Based on the mechanism that manipulates professional flight simulators, a new robot could help surgeons realign the largest bone in the body.
A research lab has found an innovative way to close the gap between low-tech passive ankle prostheses and high-tech robotics.
Gain access to free tools and resources from AABME, an initiative designed to stimulate biomedical innovation by bringing together and providing resources to the biomedical engineering community.
Researchers at the University of Pittsburgh’s Center for Cellular and Molecular Engineering have developed a small bioreactor that grows constructs of bone and cartilage in a single chamber.
Regenerative medicine searches for ways to move into larger tests and commercial products.
A combined bioreactor and cell culture analyzer automatically monitors and adjusts growing conditions on 48 different cell cultures.
This “skin on a chip” bioreactor can help researchers study and treat keloid disease and other forms of extreme scarring.
A new system may help solve the problem of shipping cells between laboratories and hospitals and clinics by developing an alternative to cryopreservation.
Engineering and manufacturing expertise could ease the shortage of viral vectors used for drug delivery in the booming gene therapy market.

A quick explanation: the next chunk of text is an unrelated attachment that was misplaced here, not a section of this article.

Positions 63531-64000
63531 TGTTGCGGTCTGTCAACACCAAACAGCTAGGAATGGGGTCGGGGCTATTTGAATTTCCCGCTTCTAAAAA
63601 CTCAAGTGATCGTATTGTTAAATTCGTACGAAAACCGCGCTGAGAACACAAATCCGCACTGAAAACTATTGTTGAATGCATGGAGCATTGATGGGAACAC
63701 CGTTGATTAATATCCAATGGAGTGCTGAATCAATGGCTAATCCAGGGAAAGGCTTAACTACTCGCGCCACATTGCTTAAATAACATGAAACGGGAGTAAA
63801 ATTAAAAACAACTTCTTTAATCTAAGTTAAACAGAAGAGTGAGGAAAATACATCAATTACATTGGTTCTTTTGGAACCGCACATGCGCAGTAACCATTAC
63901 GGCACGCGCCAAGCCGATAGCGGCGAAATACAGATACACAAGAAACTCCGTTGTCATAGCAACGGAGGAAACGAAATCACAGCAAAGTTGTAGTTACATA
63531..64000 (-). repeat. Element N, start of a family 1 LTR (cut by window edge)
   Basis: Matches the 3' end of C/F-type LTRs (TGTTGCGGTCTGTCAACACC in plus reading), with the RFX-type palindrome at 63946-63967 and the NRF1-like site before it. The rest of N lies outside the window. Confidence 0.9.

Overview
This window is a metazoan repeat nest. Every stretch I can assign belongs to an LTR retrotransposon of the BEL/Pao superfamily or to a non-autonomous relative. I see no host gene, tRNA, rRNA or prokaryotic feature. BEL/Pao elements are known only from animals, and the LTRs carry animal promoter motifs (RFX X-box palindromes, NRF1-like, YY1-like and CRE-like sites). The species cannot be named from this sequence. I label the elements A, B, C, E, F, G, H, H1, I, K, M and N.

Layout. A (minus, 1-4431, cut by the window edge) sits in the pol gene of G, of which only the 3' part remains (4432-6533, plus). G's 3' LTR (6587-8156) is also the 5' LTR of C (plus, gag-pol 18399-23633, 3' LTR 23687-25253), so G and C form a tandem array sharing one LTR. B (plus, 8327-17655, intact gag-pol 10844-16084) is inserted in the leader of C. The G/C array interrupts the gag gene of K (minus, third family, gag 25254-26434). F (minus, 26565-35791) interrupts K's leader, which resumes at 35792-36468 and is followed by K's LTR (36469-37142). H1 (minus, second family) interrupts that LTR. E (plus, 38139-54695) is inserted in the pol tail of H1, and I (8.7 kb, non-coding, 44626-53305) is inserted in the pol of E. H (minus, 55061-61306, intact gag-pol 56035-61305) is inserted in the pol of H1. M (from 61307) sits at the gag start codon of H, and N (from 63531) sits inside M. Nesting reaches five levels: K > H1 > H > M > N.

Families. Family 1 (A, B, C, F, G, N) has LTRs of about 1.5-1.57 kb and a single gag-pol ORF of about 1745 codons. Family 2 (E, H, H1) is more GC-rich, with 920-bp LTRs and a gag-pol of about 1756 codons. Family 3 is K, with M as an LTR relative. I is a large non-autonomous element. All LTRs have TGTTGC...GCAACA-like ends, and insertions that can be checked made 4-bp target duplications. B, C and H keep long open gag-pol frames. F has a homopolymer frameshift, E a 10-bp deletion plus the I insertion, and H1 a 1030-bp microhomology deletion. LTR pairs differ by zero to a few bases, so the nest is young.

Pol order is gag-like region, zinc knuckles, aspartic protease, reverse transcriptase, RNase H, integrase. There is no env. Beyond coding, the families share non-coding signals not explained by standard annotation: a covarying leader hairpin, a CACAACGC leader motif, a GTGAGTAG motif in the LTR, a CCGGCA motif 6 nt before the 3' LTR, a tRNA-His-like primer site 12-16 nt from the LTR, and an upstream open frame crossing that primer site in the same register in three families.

A new robot helps surgeons suppress tremors during reconstructive microsurgeries and allows more of them to perform those delicate tasks.
A new technique using heat-emitting nanoparticles helps doctors reheat cryocooled donor organs rapidly enough to prevent ice recrystallization, which cracks and destroys organs.
Professor Andrew Pelling of Pelling Lab discusses his work in augmented biology and growing human tissue on cellulose scaffolding made from apples and other fruits and vegetables.
In the wake of recent developments in the field of cell therapy, bioprinter vendors are seeking to market to more sophisticated researchers.
To better engage students, professors are integrating active learning methods into their biomedical classes.
Tony Kim of Georgia Tech discusses his use of microchips and nanomaterials in atherosclerosis research.